ITEM: I3143L

Intruder on the system. Security violation.


An intruder on our system walled a threatening message today.
The hacker broadcast the following message this morning:

        Beware of Cavalier!
        I've come to crash your pitiful system

Do you have to be root to use the 'wall' command?  What can I do 
to check the system for any damaging files or events that he may 
have done?  How can I secure my system?


Checked all the cron and at jobs.  
There was nothing unusual in cron.

Going into /etc/security/lastlog we can see that he came in on
tty1, which is the modem line.  The last time he logged in was
766165066 (which is the time in seconds since unix was created).  It
computes out to be about 23 minutes ago ( Subtracting it from the last
time I logged in and dividing by 60 to get minutes ).

We then tried to look at the /var/adm/wtmp, but it wasn't there.
We tried to view it with /usr/sbin/acct/fwtmp \< /var/adm/wtmp.
It said it couldn't find wtmp.  A few minutes later it couldn't 
find fwtmp.  We tried to use 'which fwtmp', but it couldn't find
'which' either.  

Also while we were on the system he ran 'ps -eaf' and saw that a 
root user was changing the password for guest.  There are some 
serious problems happening.  

I advised the customer to set up auditing and/or accounting, and 
have a current mksysb.

Beware of extra files with the setuid bit set.  Specially, any type
of shells.

Faxing the following:


*******  Call the FBI.  This is a serious crime.  ******* 


 I suggest you use 'find' to document his system today, run periodic
 'find's and compare results to 'find' files that are being modified.

 I suggest removing .rhosts and /etc/hosts.equiv from the system or at
 least limit and monitor their use aggressively.

 Turn on auditing and/or accounting.

 I refer you to the sysck command and /etc/security/sysck.cfg as an
 "audit" tool. Any information that you gather to be used as a benchmark
 should be removed from the system so that it is not tampered with by the

 There are some good publications on securing your system.

 I recommend the O' Reilly Practical UNIX Security book.  These are good 
 starts for the beginner.

 The book UNIX System Security by Rik Farrow, which is published by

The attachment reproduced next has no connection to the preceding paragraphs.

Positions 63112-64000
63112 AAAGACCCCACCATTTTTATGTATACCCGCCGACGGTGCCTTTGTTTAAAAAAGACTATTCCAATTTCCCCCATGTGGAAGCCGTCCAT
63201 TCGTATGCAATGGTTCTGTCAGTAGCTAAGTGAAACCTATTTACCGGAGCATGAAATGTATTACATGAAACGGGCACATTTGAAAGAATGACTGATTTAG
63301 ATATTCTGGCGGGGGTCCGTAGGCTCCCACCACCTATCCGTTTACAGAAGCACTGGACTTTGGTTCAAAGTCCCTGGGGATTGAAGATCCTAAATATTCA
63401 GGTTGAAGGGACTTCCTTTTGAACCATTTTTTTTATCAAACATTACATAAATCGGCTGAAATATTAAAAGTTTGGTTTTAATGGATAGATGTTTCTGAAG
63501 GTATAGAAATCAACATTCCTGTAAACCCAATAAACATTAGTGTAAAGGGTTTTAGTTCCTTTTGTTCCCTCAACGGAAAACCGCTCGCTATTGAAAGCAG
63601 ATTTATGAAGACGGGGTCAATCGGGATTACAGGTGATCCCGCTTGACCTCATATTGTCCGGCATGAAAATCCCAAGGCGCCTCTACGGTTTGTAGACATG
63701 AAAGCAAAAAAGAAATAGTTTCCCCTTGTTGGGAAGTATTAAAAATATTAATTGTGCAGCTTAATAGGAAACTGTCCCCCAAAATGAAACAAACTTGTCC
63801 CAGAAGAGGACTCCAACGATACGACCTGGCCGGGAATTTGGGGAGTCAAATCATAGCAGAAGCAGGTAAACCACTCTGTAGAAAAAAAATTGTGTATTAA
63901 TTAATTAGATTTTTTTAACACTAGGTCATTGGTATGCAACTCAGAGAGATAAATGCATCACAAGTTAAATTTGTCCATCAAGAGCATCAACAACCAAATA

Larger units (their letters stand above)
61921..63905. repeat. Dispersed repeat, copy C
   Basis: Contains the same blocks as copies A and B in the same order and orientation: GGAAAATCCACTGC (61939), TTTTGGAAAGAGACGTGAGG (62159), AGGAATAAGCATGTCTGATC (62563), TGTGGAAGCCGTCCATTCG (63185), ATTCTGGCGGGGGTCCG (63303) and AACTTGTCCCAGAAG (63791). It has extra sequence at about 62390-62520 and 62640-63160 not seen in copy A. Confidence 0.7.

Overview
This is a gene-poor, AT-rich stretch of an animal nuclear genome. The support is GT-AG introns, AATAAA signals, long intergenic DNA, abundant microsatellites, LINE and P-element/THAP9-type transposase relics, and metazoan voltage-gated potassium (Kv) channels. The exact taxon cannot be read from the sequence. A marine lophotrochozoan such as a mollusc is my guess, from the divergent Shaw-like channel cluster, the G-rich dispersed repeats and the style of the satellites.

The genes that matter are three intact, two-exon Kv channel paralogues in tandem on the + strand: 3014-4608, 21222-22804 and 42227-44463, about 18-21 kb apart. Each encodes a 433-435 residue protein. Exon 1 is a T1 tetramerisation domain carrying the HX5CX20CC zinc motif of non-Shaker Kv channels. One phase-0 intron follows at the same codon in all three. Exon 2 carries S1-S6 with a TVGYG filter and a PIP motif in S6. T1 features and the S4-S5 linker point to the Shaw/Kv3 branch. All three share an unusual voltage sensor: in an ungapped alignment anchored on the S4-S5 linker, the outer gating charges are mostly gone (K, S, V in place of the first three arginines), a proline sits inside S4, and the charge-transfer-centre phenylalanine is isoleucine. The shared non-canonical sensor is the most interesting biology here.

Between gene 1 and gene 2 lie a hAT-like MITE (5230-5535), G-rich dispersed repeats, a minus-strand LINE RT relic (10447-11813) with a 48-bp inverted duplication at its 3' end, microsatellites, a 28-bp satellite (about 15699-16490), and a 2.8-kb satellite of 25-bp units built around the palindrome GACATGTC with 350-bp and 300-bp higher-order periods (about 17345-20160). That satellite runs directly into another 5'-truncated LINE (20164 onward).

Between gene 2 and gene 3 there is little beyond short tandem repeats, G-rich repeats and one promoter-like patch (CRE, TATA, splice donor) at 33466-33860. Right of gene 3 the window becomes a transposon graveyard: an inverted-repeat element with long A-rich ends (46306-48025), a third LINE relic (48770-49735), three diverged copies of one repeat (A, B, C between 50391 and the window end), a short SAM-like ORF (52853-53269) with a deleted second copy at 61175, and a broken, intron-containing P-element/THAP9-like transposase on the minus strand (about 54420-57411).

Addison-Wesley out of Reading, MA.

 I suggest that you look at RAXCOs security toolbox and a product called 
 Fortress.  The information below is accurate as of April 22, 1994. 

 AXCO Security Toolkit

 Los Altos Technology 
 This product is currently caught up in the legal system.
 The company that owns the rights to it (Woodside) is going bankrupt.
 The phone number listed is for Los Altos Technology which is the
 company that actually wrote the application.

 Stalker security software is a system accountability tool that manages
 system audit files, generates standard reports on user activities and
 resource access, and detects misuses and intrusions. It also has a
 query function to filter through voluminous audit trail data for
 specified activities. Stalker's graphical user interface is designed
 to follow the natural workflow of a typical audit configuration and
 analysis session.
 For further information, please contact:

      Sid Covington
      Sales Manager
      Haystack Labs
      8920 Business Park Drive
      Austin, TX 78759

      (512) 343-2552 (voice)
      (512) 794-9997 (fax)

 ** Stalker is a trademark of Haystack Labs, Inc.

 A few other references for you:

 American Society for Industrial Security 1655 North Fort Meyer Drive -
 Suite 1200 Arlington, VA 22209 (703)522-5800

 Computer Security Buyer's Guide from CSI Computer Security Institute
 600 Harrison Street San Francisco, CA 94107 (415)267-7666

 Computer Emergency Response Team (CERT) I know they put out bulletins,
 but have you called them? (412)268-7090.

 You may want to try and get COPS.  COPS, according to Practical UNIX
 Security, " a collection of shell scripts and C programs that
 perform checks of your system to determine whether certain weaknesses
 are present."  Practical UNIX Security outlines some of the checks it
 makes.  You can get a white paper called "The COPS Security Checker
 System," by Dan Farmer and Eugene H. Spafford by writing a copy of
 technical report CSD-TR-993 at

        Technical Reports         Department of Computer Sciences
        Purdue University         West Lafayette, IN 47907-1398

 COPS can be obtained via anonymous FTP from


 Beware of extra files with the setuid bit set.  Specially, any type
 of shells.

 1.  Change root password to a non-word (ex. b4ugo), but do not write
     it down.
 2.  Dissable tty logins.
 3.  Read some of the security books listed above.
 4.  Look into security software.
 5.  Read up on the 'sysck' command.  It is a helpful command, but be 
     careful, if you use it wrong it could cause problems.
 6.  Check the 'cron' and 'at' jobs.

The customer said that the modem line has been changed, as well as the
root password.  He hasn't heard of any other problems since.

I cautioned him that the hacker could have setup many backdoors into the
system, during the time he had root access.  

I would suggest reinstalling the system.

Support Line: Intruder on the system. Security violation. ITEM: I3143L
Dated: July 1994 Category: N/A
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